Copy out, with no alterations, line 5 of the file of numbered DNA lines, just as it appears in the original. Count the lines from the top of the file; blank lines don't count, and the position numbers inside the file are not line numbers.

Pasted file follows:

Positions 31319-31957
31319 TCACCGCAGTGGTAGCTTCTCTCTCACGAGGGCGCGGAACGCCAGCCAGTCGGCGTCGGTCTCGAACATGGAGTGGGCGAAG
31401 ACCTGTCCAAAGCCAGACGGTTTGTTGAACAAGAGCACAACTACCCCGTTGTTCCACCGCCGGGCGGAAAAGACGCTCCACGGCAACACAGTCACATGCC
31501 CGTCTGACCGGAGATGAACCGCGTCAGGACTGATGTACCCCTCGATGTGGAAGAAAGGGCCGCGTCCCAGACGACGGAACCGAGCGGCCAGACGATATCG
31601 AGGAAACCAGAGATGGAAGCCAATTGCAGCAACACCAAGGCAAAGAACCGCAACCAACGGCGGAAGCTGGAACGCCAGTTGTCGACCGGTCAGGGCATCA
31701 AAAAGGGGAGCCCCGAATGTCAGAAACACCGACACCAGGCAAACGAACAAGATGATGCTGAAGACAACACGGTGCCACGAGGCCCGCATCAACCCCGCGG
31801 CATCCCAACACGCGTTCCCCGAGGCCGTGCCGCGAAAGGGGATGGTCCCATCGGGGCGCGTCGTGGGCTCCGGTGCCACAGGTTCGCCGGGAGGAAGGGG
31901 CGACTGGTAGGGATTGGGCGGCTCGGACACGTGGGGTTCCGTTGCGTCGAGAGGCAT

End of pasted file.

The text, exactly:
31601 AGGAAACCAGAGATGGAAGCCAATTGCAGCAACACCAAGGCAAAGAACCGCAACCAACGGCGGAAGCTGGAACGCCAGTTGTCGACCGGTCAGGGCATCA